Christian Identity: A “Christian” Religion for White Racists


Viola Larson

Article ID:



Jul 12, 2023


Apr 23, 2017

This article first appeared in the Christian Research Journal, Fall (1992). For further information or to subscribe to the Christian Research Journal, please click here. 



“Christian Identity” is the name of a religious movement uniting many of the white supremacist groups in the United States. Identity’s teachers promote racism and sometimes violence. Their roots are deeply embedded in movements such as the Ku Klux Klan and the Nazis. They consider themselves true Israel and view the Jews as half-devils and arch enemies. They believe all but the white race are inferior creations. Identity’s religious views are bizarre and occultic, and their view of history is often informed by conspiracy theories. Identity’s use of the name “Christian” to promote racism and violence is blasphemous. Jesus Christ as redeemer of all races is God’s supreme answer to Identity’s outrageous claims.


The headline read “Separatist Surrenders in Idaho.” The story was about Randy Weaver, a man indicted for selling two sawed-off shotguns to undercover federal agents. During the FBI’s attempt to force Weaver to leave his Idaho home and return to court, three people were killed: a federal agent and Weaver’s wife and son. When the standoff was over, 15 handguns, shotguns, and rifles were collected from his cabin.1 Randy Weaver is a member of a religious movement called “Christian Identity.” This “Christian” wing of the larger white supremacist movement is composed of adherents who variously give allegiance to the burning cross of the Ku Klux Klan and the sun sign — the twisted swastika — of the Neo-Nazis.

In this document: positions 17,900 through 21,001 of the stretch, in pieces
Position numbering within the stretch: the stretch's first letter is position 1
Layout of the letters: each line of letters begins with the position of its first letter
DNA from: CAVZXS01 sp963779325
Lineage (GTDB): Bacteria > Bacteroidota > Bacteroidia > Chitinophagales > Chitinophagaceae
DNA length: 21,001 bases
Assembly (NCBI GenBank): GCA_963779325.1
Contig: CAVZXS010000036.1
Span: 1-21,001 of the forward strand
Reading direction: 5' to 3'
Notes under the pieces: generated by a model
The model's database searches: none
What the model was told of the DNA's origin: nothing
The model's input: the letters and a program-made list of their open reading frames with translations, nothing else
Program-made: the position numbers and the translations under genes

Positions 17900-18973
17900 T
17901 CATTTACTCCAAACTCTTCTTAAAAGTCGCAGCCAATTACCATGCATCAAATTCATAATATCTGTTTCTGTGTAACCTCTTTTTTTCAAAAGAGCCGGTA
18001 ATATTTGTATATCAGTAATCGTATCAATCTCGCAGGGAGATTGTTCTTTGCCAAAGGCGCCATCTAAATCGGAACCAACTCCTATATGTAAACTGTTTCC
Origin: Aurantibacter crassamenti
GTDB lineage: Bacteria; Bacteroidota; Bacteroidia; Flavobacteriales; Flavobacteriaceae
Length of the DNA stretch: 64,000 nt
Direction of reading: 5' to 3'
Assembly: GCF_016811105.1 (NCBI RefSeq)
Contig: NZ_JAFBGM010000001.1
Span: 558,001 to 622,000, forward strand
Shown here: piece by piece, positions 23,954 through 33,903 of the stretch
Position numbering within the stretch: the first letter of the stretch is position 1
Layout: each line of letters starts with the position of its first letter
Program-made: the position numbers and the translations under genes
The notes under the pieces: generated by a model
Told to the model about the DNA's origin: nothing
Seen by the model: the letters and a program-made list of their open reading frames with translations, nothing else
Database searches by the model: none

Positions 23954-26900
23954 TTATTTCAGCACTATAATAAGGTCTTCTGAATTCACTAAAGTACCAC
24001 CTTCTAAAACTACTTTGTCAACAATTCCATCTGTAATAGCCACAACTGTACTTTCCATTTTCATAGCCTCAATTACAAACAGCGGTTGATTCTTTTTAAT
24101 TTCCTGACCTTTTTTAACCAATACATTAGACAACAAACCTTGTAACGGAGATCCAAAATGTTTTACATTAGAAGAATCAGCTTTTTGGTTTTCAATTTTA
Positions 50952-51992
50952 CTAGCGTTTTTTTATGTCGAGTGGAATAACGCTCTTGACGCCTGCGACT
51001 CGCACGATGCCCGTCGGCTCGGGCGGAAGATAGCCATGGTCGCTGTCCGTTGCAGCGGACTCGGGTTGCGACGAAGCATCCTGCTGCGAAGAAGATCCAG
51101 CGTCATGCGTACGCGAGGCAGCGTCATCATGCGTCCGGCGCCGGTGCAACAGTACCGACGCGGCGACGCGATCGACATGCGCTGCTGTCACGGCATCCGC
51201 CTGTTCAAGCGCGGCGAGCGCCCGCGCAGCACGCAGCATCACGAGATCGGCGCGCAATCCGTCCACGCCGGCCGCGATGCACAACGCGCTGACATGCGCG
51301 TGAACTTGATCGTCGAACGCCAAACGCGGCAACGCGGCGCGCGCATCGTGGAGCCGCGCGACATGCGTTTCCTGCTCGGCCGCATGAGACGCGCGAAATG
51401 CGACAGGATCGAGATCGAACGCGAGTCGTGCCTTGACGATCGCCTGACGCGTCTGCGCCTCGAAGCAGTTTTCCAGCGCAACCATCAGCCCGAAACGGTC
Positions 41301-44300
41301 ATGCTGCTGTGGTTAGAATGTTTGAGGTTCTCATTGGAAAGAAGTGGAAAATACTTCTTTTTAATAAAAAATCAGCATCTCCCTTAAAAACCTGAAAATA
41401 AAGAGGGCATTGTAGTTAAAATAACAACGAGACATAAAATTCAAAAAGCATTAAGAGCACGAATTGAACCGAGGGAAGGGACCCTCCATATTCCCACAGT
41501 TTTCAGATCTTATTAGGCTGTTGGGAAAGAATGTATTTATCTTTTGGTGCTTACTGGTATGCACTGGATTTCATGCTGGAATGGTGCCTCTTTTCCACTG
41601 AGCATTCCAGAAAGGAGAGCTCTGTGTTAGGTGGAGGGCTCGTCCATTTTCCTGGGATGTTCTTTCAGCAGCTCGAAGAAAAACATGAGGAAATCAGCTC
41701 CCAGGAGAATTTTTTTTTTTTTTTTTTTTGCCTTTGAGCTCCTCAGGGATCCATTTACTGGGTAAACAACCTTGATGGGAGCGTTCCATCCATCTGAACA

The movement, also called “Israel Identity,” has become the uniting force among many white supremacist groups. Included in most religious teaching produced by its leaders are racist statements that echo the statements of other white supremacists. The most moderate groups publish hate literature; the more radical groups turn to violence, including murder. Among those attracted to Identity in recent years are racist and violent young “skinheads” — some of whom were a part of the crowd of three hundred people who chanted racial slurs at federal marshals attempting to capture Weaver.

Although Identity groups are small in number and diverse, their penchant for social agitation attracts widespread media attention. The recent discovery that racist groups in the United States are supplying both literature and organizational help to racist groups in Germany is of concern to the whole Western world. One article by the Associated Press states that “violent acts perpetrated by far-right German extremists rose from 270 in 1990 to 1,483 last year, mostly attacks on foreigners.”2 The article goes on to say that “police investigating KKK activities in Germany raided some 30 buildings in May.”3